As I said on the Roger Conner article, he and Dan Brouthers were very similar. I have read a few books about 19th Century baseball, but not as much as 20th Century baseball. So, to be completely honest I didn’t really any difference between Brouthers and Conners. My thought was to make this a primer on the difference between Brouthers and Conners.
Brouthers was the better hitter and Conners the better fielder. The main difference is both were great hitters. Both played first base, but Conners fielding was more of an edge then Brouthers hitting was an edge. While using it in the formula I distrust fielding statistics more the further back we go. So, if you think Brouthers was the better player I can’t say he wasn’t. Just a side note. In the 19th Century a lot more small ball was played. In these days there was a lot more bunting and stolen bases. The fielding of the first baseman was more important. Also, there were gloves when both played, but they weren’t that great, and it must have taken more for a first baseman just to catch a throw from the other players. So that is an argument for Conners.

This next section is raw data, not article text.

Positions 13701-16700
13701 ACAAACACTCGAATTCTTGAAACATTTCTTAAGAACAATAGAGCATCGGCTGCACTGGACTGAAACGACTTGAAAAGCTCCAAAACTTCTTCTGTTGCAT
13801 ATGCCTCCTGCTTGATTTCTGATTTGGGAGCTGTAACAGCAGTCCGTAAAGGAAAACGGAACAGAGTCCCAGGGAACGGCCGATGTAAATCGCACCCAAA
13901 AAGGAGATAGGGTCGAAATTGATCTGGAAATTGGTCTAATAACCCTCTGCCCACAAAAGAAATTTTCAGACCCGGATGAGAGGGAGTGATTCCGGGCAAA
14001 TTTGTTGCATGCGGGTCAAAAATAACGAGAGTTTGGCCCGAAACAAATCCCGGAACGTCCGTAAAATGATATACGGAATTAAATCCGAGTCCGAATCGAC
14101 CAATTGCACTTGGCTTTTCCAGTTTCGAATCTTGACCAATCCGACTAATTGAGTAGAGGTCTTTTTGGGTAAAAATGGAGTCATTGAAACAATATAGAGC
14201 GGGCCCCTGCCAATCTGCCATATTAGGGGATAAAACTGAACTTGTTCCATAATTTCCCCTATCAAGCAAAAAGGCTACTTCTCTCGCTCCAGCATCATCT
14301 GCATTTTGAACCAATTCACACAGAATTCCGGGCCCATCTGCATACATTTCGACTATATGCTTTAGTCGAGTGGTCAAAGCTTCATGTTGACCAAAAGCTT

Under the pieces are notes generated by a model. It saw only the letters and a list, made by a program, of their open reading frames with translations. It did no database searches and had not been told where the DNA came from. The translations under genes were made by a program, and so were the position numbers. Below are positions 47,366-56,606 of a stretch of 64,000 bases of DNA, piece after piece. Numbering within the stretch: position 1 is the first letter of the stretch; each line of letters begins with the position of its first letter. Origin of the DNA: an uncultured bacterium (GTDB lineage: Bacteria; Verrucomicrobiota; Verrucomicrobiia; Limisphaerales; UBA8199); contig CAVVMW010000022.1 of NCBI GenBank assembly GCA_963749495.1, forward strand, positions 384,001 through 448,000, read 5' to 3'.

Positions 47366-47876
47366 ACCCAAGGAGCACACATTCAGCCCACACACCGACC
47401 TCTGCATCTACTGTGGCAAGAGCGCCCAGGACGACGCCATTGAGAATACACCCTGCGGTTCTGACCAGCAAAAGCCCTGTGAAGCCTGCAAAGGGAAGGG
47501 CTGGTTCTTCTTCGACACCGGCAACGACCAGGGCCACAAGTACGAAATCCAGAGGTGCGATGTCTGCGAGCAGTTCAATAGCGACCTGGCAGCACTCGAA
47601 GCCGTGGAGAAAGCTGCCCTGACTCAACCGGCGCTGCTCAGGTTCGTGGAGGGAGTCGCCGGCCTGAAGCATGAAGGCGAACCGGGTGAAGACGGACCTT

Brouthers was the best hitter of the 1880s. He was the OPS and OPS+ leader from 1882 to 1887 six straight years. He also won these titles a couple times in the 1890s. Conners only won these titles one year. Even before that Brouthers led the league in more categories, thus more black ink. If I added in black ink scores Brouthers would have passed Conners.
Brouthers traveled from team to team more. He played for 10 teams. His longest stay was Buffalo for 8 years. Conners played for five teams with 10 years with the New York Giants, his second team. He did leave the Giants for a year to play in the Players League. Brouthers’ 10th team was the New York Giants. He came back at age 46 and went 0 for 5. All I could find was he took tickets at the gate for the Giants at the time. I don’t know why he played a couple of games.
I’m glad that Brouthers made my Hall of Fame. Otherwise, people would say why Conners and not Brouthers and I couldn’t blame them.